... Whatever is happening in America, the liberal-arts model is being taken up enthusiastically elsewhere. Santiago Iniguez de Onzono is rector of the IE University in Segovia, which offers English-language courses in architecture, biology and communications as well as MBAs and other management qualifications clearly designed to create business leaders.
"We believe the American system is very strong," he says. "Specialisation begins too early in Europe, and it doesn't allow for the development of the person through a well-rounded education. Business people need to learn more about history, anthropology and so on because their decisions affect the lives of many others."
All IE students are now required to take a ten-class "world awareness seminar", supplemented by a wide range of elective courses. It can only help that these include a mixture of classical and contemporary culture: "watching a film by Michael Moore might be more relevant than learning about Gothic cathedrals", observes the rector.
It is also possible to integrate culture with core competencies. IE brings in actors from the Globe Theatre, for example, to teach Shakespeare alongside practical breathing techniques and communication skills.
In broad terms, IE's policy represents a conscious educational philosophy rather than a direct market-driven response to the demands of students and recruiters. "We see students as the raw material rather than as clients," explains Iniguez, "and decide to a large degree what is best for them. Lots of MBA students might prefer an extra unit in finance rather the humanities. Yet it can often help financial managers, who tend to be very action-oriented, to become more reflective by taking a course in design.
"It took a long time for corporate recruiters to value business ethics as a necessary skill, so we are trying to anticipate other things they will need in the future (such as well-rounded individuals with broad cultural awareness). In Europe, we have developed universities that are too specialised. We need to bring the benefits of a general education and the liberal-arts tradition."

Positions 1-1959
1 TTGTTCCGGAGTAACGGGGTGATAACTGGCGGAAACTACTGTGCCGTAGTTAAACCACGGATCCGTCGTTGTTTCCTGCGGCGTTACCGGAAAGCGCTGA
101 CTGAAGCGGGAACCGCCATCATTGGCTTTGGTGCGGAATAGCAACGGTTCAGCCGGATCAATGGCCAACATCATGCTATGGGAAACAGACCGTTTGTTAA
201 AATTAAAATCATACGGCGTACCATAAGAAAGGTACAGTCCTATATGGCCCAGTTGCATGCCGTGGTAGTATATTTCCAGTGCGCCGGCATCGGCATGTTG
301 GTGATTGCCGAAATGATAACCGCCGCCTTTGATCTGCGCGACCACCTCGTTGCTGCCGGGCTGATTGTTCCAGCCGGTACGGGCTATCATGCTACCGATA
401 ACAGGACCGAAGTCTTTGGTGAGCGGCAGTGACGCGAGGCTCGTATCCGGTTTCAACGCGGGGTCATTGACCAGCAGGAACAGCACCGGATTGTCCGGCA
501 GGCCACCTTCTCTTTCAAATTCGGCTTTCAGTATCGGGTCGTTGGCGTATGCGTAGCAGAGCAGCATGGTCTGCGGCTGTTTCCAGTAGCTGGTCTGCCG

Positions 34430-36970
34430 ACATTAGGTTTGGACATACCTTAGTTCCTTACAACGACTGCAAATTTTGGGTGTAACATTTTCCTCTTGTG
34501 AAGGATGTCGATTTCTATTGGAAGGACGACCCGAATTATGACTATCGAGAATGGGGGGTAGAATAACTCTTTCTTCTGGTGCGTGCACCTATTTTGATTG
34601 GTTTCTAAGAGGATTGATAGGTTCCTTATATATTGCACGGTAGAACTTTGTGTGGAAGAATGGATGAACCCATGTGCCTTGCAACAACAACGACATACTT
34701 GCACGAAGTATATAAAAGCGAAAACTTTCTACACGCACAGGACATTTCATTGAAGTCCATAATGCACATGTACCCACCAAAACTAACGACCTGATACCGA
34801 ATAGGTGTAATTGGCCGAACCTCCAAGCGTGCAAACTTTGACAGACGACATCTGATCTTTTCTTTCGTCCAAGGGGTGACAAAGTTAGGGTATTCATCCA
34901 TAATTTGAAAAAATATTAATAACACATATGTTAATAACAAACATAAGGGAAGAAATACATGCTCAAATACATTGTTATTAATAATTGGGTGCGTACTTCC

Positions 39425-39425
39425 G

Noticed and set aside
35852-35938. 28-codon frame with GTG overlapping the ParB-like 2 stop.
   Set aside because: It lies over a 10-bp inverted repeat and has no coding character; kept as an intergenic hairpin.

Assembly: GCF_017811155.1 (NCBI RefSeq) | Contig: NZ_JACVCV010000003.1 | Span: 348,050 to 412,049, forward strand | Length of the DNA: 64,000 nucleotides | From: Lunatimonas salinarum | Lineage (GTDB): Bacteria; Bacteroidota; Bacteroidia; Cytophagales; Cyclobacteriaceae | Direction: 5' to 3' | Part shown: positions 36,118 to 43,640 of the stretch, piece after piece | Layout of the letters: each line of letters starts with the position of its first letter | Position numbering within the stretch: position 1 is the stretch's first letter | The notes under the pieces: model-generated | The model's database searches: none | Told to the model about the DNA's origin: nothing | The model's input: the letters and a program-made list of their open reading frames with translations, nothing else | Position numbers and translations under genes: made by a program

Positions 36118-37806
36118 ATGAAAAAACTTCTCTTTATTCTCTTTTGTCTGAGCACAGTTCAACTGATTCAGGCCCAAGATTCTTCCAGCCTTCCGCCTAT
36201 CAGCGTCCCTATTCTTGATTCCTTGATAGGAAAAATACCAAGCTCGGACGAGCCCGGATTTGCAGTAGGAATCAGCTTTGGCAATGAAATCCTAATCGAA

Some of IE's corporate partners are beginning to get the message, claims Arantza de Areilza, dean of the School of Arts and Humanities. "They feel that it is essential for students to gain a global mindset and language skills," she says, "and they don't just want 24- or 25-year-olds with very specialist training. They are looking for a critical spirit, sensitivity to other cultures, writing skills and strong analytical skills.
"We also created specially tailored courses for the top management at (media companies) Telecinco and PubliEspana that touch on issues of migration and the impact of new technologies on our daily lives. We need to extend the view of our students beyond what more traditional technical studies teach." The humanities can answer some of these needs.
How do business schools remain relevant in today’s changing world?
AS THE clamour grows for more regulation to address the corporate failings that led the world into a two-year recession, business schools sense a chance to drive the agenda. By producing academic research that can inform the debates within Washington and Brussels, there is a chance to become relevant once again. But business is also changing its mind about it wants from MBA students. The super-confident, gung-ho leader, that was once their calling card, has fallen out of fashion. So can schools adapt to a changing world?
To find out, The Economist spoke to two prominent business deans from either side of the Atlantic: Santiago Iñiguez de Ozoño, dean of Spain’s IE Business school, and Paul Danos, dean of Dartmouth College’s Tuck School of Business in America.
Has the role of the business school changed as a result of the economic crisis?